The next-level argument accepts that the world is warming, but claims that humans are not responsible. However the recent climate record is difficult to explain any other way. For example, while the lower levels of the Earth’s atmosphere are warming, the stratosphere is cooling. This is contrary to what would be expected if warming was caused by increased solar activity, or changes in the Earth’s spin and tilt that expose the planet to more incoming radiation, which would heat the atmosphere all the way through. But it fits if the predominant cause is a thickening blanket of heat-trapping greenhouse gases close to the surface of the planet.


One might argue that climate change is underway, and yes, humans are responsible by and large, but it is not such a bad thing. Under this banner a variety of positions are taken. It may be (and is, sometimes) claimed that the benefits of climate change outweigh the disadvantages. More common is a nuanced argument along the lines of “it is not such a bad thing compared with other problems we now face” and therefore it makes sense to push climate change down the list of priorities. In effect, the problem is ignored.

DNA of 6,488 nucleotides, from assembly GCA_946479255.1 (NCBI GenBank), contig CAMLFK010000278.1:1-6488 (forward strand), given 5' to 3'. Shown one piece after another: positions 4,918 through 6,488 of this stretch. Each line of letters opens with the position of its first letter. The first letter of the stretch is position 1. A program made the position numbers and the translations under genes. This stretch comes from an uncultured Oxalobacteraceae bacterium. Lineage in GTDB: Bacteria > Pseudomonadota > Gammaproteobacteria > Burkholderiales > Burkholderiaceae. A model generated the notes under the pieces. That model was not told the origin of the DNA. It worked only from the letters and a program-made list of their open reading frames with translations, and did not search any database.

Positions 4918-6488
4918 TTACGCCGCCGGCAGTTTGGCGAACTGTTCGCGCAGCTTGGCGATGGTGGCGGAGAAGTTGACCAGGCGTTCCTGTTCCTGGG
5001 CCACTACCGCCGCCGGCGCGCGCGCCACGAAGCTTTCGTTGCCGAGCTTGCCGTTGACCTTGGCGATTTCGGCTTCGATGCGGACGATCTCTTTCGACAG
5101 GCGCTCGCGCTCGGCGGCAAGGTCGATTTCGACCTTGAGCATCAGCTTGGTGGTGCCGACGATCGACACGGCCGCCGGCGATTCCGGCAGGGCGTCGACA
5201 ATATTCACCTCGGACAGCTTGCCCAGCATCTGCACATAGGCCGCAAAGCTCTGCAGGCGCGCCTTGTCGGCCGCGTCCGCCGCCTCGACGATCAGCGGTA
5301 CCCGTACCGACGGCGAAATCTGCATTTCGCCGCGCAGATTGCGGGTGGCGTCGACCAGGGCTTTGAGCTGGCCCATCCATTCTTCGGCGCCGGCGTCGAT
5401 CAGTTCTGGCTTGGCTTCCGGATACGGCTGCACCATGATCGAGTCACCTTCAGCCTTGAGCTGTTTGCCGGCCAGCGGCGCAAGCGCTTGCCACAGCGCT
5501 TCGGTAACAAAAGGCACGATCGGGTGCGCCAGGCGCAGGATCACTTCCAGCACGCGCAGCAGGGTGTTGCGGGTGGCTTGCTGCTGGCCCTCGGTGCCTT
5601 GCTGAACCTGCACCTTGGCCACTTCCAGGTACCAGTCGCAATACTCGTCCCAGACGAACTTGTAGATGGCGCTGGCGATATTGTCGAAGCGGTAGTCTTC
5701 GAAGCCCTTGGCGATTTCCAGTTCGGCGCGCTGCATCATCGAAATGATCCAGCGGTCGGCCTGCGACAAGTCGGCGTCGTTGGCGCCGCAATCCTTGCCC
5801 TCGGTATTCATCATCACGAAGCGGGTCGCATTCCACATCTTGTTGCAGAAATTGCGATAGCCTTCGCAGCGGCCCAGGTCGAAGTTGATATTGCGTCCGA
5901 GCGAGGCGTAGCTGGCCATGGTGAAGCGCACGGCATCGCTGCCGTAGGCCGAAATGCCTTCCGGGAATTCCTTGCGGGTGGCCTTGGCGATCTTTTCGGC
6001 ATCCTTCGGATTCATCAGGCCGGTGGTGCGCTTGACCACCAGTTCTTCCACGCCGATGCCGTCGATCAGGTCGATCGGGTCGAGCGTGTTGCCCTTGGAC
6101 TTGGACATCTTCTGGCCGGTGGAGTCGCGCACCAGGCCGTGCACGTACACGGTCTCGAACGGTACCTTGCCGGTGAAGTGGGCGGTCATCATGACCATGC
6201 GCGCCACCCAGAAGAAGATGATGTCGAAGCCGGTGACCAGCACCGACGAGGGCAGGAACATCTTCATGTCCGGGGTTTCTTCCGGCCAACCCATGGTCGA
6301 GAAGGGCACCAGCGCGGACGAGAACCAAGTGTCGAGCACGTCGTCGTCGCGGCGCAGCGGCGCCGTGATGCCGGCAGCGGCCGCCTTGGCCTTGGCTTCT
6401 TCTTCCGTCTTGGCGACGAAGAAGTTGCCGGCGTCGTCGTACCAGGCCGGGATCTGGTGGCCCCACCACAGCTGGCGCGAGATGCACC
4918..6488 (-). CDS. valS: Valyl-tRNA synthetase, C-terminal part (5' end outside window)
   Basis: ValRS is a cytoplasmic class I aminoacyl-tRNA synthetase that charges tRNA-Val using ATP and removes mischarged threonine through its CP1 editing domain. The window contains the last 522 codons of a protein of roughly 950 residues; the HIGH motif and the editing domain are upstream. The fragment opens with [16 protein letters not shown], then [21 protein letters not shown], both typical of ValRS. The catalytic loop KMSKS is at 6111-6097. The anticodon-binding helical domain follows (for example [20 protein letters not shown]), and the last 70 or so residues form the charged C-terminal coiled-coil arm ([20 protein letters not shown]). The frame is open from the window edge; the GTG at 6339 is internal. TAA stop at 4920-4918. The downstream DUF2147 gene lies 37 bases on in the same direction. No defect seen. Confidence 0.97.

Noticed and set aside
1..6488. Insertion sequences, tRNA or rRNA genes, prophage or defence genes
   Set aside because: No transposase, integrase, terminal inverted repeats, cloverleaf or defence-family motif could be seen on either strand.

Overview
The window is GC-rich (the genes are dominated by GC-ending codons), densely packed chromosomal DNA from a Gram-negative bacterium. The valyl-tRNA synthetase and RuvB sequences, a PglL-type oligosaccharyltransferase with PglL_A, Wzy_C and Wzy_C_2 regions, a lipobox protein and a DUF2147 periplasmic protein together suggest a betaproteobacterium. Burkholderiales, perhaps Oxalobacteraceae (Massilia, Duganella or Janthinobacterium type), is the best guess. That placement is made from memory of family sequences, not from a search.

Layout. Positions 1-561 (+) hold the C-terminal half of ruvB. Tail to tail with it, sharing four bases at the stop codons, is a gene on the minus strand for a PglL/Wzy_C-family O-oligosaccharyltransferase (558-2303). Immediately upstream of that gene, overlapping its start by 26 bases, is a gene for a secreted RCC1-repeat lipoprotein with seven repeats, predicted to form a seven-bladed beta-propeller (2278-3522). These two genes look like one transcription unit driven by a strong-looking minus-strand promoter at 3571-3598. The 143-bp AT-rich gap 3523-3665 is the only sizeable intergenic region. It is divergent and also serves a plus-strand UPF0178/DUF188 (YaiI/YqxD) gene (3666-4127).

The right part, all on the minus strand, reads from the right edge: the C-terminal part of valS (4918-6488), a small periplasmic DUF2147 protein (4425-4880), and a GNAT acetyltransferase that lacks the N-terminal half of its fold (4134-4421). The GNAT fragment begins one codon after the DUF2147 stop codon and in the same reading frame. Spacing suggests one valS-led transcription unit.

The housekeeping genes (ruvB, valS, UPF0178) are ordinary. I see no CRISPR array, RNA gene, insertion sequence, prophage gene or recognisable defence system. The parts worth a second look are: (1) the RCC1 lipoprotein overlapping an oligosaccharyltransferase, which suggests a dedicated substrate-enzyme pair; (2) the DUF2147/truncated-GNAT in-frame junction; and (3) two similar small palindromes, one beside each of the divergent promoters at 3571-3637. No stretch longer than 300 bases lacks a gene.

The “not such a bad thing” world-view minimizes the risks of climate change to human health and well-being. One way of testing this position is to examine the impacts of past changes in the climate (which, it must be noted, are relatively minor compared with what is projected to lie ahead if present trends in greenhouse emissions continue).
Climate change has played an important part in the long course of human history. Indeed the emergence and success of our species were climate-related. Environmental conditions were the motor that drove evolution – stature, mobility, skin colouring, brain size are just some of the consequences of intermittent drying, heating, and cooling, and it is not drawing too long a bow, perhaps, to say that in some respects climate change made us human.